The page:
Thursday, August 20, 2015

The Diary of John Evelyn

John Evelyn (1651)

I have spent the last few weeks reading The Diary of John Evelyn, which I added to my list after reading Virginia Woolf's comments on it in The Common Reader.  I also included this book in my list for the fifty classics project.

John Evelyn (1620-1706) lived through some very exciting times in British history.  His diary begins at the beginning:

I was born at Wotten, in the county of Surrey, about twenty minutes past two in the morning being on Tuesday the 31st and last day of October, 1620.

He then passes quickly over his childhood and jumps to the 1640s, when, upon completing his education, he traveled extensively in France and Italy.  I particularly liked his accounts of Rome--he was there during Bernini's lifetime, which is quite exciting.  He described some of the places that we both have visited, such as Chiesa del Gesu and San Carlo alle Quattro Fontante and it was astonishing to realize that they have hardly changed during all this time.  Evelyn's view of St. Cecilia's is exactly as I remember it.  He also mentions a street of "cheeze" shops that had a disagreeable smell, and I was taken back to the little street of cheese shops in Trastevere that did truly smell awful, though the cheese was nice.

He made his leisurely way back to England, stopping to see every curiosity and site worthy of note along the way.  Before arriving home, he married twelve-year old Mary Browne. After the wedding, he left her with her parents to mature for four more years before embarking on married life.

Once settled, Evelyn never left England again.  He and his wife had eight children, of whom only three reached adulthood.  After the restoration of Charles II to the throne, he was given numerous responsibilities by the court and lived an active life until the age of 85, when he died after what seems to have been a relatively brief "indisposition."

When you've read over 1,000 pages of someone's diary, you feel like you know him.  By the time I finished these volumes, I'd grown to like John Evelyn.  He was a true Renaissance man: brimming with intellectual curiosity and with interests ranging from medicine to gardening to art and architecture.  He was one of the founders of the Royal Society, published several books, and was acquainted with many of the worthies of his era, such as Sir Christopher Wren and Samuel Pepys.  He also lived through and commented on some of the more dramatic incidents in English history: the execution of King Charles I, the restoration of King Charles II, the troublesome reign of King James II, and the Glorious Revolution, in which he was overthrown by William and Mary.  He made it clear that he was disgusted with Cromwell, but otherwise was reserved when expressing opinions.  In once instance, when it was said that the Earl of Essex committed suicide in the tower of London, Evelyn notes that the so-called self-inflicted razor wound to the neck sliced through the Earl's vertebrae, and that the Earl's fingertips had razor cuts and states that these observances prompted "reflections."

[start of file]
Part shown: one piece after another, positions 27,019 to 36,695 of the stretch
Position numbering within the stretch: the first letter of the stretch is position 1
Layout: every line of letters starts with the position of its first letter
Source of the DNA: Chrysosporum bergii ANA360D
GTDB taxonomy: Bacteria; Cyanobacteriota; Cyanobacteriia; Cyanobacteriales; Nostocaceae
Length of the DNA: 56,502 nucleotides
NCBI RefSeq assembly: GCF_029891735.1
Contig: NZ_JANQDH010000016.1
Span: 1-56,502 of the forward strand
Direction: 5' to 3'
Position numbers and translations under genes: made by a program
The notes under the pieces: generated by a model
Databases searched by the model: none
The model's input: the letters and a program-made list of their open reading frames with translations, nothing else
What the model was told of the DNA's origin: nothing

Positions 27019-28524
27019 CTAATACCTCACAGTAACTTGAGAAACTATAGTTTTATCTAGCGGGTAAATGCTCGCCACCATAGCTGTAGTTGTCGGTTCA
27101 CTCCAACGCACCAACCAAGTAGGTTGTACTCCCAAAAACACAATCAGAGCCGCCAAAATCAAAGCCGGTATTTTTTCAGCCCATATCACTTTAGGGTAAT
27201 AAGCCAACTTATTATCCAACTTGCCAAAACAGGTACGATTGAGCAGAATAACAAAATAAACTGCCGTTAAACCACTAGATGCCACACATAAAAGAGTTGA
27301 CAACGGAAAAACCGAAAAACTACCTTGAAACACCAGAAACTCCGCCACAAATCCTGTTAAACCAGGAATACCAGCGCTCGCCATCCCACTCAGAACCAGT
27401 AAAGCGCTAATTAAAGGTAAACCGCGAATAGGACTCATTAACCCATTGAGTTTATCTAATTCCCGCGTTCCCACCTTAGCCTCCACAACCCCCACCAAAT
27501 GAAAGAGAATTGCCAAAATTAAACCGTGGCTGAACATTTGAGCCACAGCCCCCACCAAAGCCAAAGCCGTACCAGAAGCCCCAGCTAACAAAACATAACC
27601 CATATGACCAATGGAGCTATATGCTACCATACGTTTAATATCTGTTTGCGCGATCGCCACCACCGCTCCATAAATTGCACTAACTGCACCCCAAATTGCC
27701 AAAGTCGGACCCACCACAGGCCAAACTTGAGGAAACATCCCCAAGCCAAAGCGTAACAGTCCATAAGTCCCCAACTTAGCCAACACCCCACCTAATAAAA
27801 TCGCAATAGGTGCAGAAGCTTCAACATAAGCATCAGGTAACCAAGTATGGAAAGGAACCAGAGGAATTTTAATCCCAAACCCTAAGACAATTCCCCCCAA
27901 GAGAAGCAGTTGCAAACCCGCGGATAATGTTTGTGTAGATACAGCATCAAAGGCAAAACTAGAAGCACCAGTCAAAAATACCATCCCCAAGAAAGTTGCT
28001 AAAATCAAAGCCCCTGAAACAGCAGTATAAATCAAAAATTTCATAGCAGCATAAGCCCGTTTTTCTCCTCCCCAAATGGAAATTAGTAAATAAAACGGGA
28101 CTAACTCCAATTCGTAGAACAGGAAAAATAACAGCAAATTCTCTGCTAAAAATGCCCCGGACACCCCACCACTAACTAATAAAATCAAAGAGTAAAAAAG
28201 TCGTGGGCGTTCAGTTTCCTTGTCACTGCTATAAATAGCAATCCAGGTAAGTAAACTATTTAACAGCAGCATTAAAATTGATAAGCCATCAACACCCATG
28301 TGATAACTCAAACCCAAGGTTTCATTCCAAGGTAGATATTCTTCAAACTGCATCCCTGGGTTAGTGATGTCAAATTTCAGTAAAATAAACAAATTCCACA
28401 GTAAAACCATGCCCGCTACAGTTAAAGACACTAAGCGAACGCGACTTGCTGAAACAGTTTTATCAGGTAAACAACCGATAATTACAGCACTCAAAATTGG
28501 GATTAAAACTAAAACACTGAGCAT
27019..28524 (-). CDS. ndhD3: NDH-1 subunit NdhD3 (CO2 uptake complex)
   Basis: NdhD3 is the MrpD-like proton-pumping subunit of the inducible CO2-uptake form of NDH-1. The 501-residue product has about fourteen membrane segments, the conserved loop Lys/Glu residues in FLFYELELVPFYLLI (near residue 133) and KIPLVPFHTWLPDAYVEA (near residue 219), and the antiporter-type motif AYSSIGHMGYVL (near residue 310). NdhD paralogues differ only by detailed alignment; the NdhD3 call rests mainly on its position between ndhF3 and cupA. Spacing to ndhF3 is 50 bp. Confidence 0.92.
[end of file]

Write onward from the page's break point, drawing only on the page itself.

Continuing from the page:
Evelyn appears to have been an affectionate father.  He doesn't mention his children very much in his diary, except when they died, at which times he was clearly devastated.  He took pains about his children's education, including his daughters'.  It's hard to get a sense of what his marriage was like. Evelyn was nearly twenty years older than his wife and hardly mentions her, except to say that he took her here or there.  The diary gives the impression that they lived separate lives, but that might be totally inaccurate.  He was disgusted with the animal cruelty that passed as entertainment, and in general seems to have been morally upright, but not rigidly intolerant, although also somewhat humorless.

John Evelyn in his sixties

Although the diary is lengthy (three 500-page volumes) it's relatively quick and easy to read.  In my opinion, the English language was at its finest in the 1600's.  It has a simplicity and elegance of expression without the pretension that crept into it in the 1700's.  The diary would be of interest to anyone who is interested in the 1600's in England.


  1. How cool to read an account of places you visited years later to find they've stayed somewhat similar over hundreds of years!
    I just got notice (in my inbox just this morning!) that the library's sole copy of Pioneer Girl is waiting for me, so that's what I'm about to crack open. I'll pick it up this morning!

  2. I agree--amazing for you to read an account of places you've visited and learn they haven't changed in centuries. Diaries are so interesting, this one sounds pretty fascinating.